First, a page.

KQ considers Treasury signal for new recovery plan
- The plan submitted by British consulting firm Steer Group last month suggests the most viable options for overhauling the airline in the face of worsening financial losses.
- KQ chairman Michael Joseph confirmed on Wednesday that the report was complete and was awaiting Treasury approval.
- Developing a viable recovery strategy for KQ was one of the terms of the 255 billion shillings loan to the government from the International Monetary Fund (IMF) in March.
A new turnaround strategy proposed for Kenya Airways awaits Treasury approval even as the airline hopes to improve its fortunes in the medium term.
The plan submitted by British consulting firm Steer Group last month suggests the most viable options for overhauling the airline in the face of deepening financial losses and falling passenger numbers.
KQ chairman Michael Joseph confirmed on Wednesday that the report was complete and was awaiting Treasury approval. He did not discuss the contents of the report.
Developing a viable recovery strategy for KQ was one of the terms of the 255 billion shillings loan to the government from the International Monetary Fund (IMF) in March.
In the loan agreement, Kenya committed to audit and reform the operations of nine key public enterprises (SOEs) to ensure their sustainability.
These are Kenya Airways, Kenya Airports Authority, Kenya Railways Corporation, Kenya Power and Lighting Company, Kenya Electricity Generating Company, Kenya Ports Authority and three of the largest universities.
For Kenya Airways, the government has pledged to hire an independent consultant to audit the airline and find the cheapest way to restructure it.
As the airline awaits the Treasury’s word on recommended reforms, it continues to experience a period of turbulence amid suppressed activities.
The airline, which is considering another treasury cash bailout, recorded a net loss of 11.49 billion shillings in the six-month period ended June, down 19.8 percent from the loss of 14, 33 billion shillings suffered during the previous similar period. This brought his accumulated losses over the years to over 127 billion shillings.
KQ’s liabilities exceeded assets by Sh 73.85 billion at the end of June compared to Sh 64.16 billion in June of last year, keeping it technically insolvent.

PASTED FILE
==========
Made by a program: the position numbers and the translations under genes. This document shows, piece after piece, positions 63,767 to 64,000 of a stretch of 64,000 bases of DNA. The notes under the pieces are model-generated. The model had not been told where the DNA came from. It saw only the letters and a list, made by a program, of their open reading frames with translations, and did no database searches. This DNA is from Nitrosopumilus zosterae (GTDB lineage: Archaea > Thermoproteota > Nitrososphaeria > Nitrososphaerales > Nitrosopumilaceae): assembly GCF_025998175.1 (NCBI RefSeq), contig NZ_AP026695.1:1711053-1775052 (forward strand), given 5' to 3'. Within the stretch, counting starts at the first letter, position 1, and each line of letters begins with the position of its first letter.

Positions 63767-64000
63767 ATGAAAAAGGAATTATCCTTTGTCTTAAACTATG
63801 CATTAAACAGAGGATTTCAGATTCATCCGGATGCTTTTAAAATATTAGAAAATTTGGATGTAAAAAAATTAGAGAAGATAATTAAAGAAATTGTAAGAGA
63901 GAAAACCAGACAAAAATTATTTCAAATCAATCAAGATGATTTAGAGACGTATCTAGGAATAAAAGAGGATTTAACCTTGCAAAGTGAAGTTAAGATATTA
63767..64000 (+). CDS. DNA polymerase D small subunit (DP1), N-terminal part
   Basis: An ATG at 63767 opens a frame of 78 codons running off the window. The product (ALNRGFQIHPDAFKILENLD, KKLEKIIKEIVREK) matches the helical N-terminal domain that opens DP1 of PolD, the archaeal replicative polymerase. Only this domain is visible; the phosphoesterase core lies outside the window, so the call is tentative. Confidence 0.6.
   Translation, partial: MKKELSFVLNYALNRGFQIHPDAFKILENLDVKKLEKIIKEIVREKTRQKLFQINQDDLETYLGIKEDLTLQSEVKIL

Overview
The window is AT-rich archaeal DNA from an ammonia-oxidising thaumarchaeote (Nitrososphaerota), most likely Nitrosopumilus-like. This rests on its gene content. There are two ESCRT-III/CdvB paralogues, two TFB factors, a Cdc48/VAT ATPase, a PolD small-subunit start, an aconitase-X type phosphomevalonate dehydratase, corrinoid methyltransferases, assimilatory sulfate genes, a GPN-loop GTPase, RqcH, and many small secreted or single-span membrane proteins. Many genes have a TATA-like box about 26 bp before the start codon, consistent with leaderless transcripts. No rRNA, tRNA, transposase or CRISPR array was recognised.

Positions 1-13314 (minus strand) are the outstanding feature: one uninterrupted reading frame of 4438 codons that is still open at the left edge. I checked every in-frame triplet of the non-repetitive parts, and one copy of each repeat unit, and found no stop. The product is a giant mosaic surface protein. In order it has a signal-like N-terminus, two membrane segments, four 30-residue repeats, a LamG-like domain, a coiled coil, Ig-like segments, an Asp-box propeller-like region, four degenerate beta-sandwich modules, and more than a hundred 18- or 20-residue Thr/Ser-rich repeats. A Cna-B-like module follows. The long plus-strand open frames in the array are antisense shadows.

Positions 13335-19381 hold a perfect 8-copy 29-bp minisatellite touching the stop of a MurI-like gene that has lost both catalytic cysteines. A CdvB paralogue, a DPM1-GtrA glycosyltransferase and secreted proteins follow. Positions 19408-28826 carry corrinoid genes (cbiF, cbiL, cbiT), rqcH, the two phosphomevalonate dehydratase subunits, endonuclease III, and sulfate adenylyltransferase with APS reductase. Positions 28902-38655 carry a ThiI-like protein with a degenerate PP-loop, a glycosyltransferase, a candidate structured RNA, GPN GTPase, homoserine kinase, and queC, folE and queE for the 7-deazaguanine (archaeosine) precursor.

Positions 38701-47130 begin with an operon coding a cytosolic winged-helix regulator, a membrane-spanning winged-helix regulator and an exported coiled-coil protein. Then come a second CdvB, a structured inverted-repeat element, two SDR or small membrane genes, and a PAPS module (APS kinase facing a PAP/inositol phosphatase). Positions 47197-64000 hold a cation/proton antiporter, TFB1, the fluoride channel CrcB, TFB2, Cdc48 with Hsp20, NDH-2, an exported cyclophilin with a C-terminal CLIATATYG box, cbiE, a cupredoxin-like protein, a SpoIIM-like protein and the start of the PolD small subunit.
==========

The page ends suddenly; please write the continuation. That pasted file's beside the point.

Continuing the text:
Accumulated losses and declining revenues have caused the company to violate conditions set by global financiers, highlighting the airline’s over-indebtedness.
“The company’s financial situation is precarious. We are in a negative equity position, which means we are insolvent as an organization, obviously made worse by the pandemic, ”KQ chief executive Allan Kilavuka said when the airline released its half-year results. last month.
“The business definitely needs financial support and it’s no secret. We still need financial support from our directors or elsewhere.
KQ had previously borrowed from international financiers and almost all of the country’s major banks, including KCB and Equity. The airline, however, defaulted on loans from local banks, which now only maintain a revolving credit facility agreed to earlier as part of their restructuring of their combined unsecured loans worth $ 17 billion. shillings in 2017.
International lenders like JP Morgan and Citibank guaranteed their loans using the plane the company bought.
KQ’s quest for a new bailout comes at a time when many public entities, including Kenya Power and Kenya Railways, continue to depend on the treasury for their survival, without doing much to correct their business models.
Kenya has around 260 state-owned companies and the Treasury estimates that taxpayers could spend around 382 billion shillings to keep the operations of 18 of them afloat over the next five years.
The IMF pushed Kenya to reduce the ineffectiveness of these institutions.
, including removal of duplicate roles and downsizing.
KQ was privatized 24 years ago, but sank into debt and losses in 2014 after an expansion failed, costly aircraft purchases and a drop in the number of travelers after a major terrorist attack.
The Kenya Aviation Management Bill, 2020, aims to nationalize KQ and make it one of the subsidiaries of a holding company known as the Kenya Aviation Investment Corporation.
The others will be the Kenya Airports Authority, which will operate all of the country’s airports, including Jomo Kenyatta International Airport (JKIA) in Nairobi, under an investment arm dubbed the Aviation Investment Corporation.
The bill went to Parliament for first reading on June 30, 2020, but has since encountered headwinds over allegations of insufficient public participation.